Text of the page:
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  • Publication
    Genetic variation among endangered Irish red grouse (Lagopus lagopus hibernicus) populations: implications for conservation and management.
    Extant populations of Irish red grouse (Lagopus lagopus hibernicus) are both small and fragmented, and as such may have an increased risk of extinction through the effects of inbreeding depression and compromised adaptive potential. Here we used 19 microsatellite markers to assay genetic diversity across 89 georeferenced samples from putatively semi-isolated areas throughout the Republic of Ireland and we also genotyped 27 red grouse from Scotland using the same markers. The genetic variation within Ireland was low in comparison to previously published data from Britain and the sample of Scottish red grouse, and comparable to threatened European grouse populations of related species. Irish and Scottish grouse were significantly genetically differentiated (FST = 0.07, 95% CI = 0.04–0.10). There was evidence for weak population structure within Ireland with indications of four distinct genetic clusters. These correspond approximately to grouse populations inhabiting suitable habitat patches in the North West, Wicklow Mountains, Munster and Cork, respectively, although some admixture was detected. Pair-wise FST values among these populations ranged from 0.02 to 0.04 and the overall mean allelic richness was 5.5. Effective population size in the Munster area was estimated to be 62 individuals (95% CI = 33.6–248.8). Wicklow was the most variable population with an AR value of 5.4 alleles/locus. Local (Munster) neighbourhood size was estimated to 31 individuals corresponding to an average dispersal distance of 31 km. In order to manage and preserve Irish grouse we recommend that further fragmentation and destruction of habitats need to be prevented in conjunction with population management, including protection of the integrity of the existing population by refraining from augmenting it with individuals from mainland Britain to maximise population size.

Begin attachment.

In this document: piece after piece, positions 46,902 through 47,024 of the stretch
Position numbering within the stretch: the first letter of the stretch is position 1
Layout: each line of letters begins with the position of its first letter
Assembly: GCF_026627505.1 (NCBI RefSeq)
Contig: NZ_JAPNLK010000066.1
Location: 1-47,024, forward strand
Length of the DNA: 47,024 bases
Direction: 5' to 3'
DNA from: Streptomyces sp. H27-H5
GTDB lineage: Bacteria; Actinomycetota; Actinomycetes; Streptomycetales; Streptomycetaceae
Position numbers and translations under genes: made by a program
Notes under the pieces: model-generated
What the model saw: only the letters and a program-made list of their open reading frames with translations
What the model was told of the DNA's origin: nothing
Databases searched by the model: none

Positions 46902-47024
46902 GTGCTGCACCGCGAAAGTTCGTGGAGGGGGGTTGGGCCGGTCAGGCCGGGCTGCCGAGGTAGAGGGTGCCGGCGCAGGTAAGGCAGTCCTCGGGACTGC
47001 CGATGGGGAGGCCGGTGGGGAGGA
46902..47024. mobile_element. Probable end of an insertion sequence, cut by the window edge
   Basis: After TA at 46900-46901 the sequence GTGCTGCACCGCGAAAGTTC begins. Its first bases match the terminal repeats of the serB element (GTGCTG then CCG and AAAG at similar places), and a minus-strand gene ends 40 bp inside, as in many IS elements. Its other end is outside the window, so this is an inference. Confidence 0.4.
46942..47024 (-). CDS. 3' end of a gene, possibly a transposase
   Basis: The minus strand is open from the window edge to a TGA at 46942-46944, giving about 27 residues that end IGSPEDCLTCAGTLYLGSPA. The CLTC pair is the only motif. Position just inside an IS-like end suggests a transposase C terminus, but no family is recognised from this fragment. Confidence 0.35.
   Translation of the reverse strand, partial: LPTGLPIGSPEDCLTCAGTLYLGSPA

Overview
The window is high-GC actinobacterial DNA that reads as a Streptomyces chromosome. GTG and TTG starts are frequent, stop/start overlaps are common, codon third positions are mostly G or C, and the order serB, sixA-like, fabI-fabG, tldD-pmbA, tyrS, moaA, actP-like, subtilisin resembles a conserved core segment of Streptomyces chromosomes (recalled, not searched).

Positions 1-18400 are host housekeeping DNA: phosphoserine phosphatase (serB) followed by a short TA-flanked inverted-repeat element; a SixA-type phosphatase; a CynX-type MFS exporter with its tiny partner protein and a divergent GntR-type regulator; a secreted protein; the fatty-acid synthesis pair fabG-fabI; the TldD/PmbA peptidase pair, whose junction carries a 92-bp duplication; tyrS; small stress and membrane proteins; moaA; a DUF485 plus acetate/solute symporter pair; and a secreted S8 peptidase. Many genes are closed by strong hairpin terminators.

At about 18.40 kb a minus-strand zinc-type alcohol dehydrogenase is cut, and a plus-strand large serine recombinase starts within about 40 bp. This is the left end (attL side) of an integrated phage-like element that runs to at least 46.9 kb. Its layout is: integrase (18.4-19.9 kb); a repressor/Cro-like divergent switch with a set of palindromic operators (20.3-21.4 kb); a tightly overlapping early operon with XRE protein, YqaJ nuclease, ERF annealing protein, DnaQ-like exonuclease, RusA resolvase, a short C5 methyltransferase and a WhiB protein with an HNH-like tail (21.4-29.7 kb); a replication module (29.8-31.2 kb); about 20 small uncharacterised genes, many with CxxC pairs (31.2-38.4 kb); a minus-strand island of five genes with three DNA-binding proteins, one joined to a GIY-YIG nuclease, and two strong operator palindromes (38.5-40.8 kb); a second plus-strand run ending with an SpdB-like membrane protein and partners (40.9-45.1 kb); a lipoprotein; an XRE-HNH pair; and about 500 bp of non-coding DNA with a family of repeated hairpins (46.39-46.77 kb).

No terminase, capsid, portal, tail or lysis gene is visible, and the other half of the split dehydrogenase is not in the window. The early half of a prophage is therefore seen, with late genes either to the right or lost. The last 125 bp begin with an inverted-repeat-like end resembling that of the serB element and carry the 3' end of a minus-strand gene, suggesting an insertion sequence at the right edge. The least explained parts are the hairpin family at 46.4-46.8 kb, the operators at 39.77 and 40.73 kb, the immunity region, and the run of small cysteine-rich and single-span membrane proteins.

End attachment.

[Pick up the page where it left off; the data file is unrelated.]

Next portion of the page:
547Scopus© Citations 7
  • Publication
    Amplification success of multilocus genotypes from feathers found in the field compared with feathers obtained from shot birds
    Effective DNA extraction methods from bird feathers have facilitated non-invasive sampling, leading to the suggestion that feathers are a great source for genetic studies. However, few studies have assessed whether all feathers can be used or provide equal numbers of useful templates. In this study, feathers collected in various ways from Red Grouse Lagopus lagopus were examined to establish the quality of DNA extracted. Individual samples were classified into two categories according to whether they were collected from shot birds or found in the field. DNA was extracted from all samples and genotyped at 19 microsatellite loci. PCR products were analysed on a MegaBACE 1000. A total of 93% of the ‘shot’ category produced a genotype that was considered successful (i.e. 15 of 18 loci) and 23% of the ‘collected’ category produced successful genotypes under the same criteria. There was a significant difference between shot and collected samples in genotyping success and the observed number of missing loci. Recommendations and best practices are discussed along with the utility of bird feathers as a source of DNA for population and conservation biology.
      628Scopus© Citations 18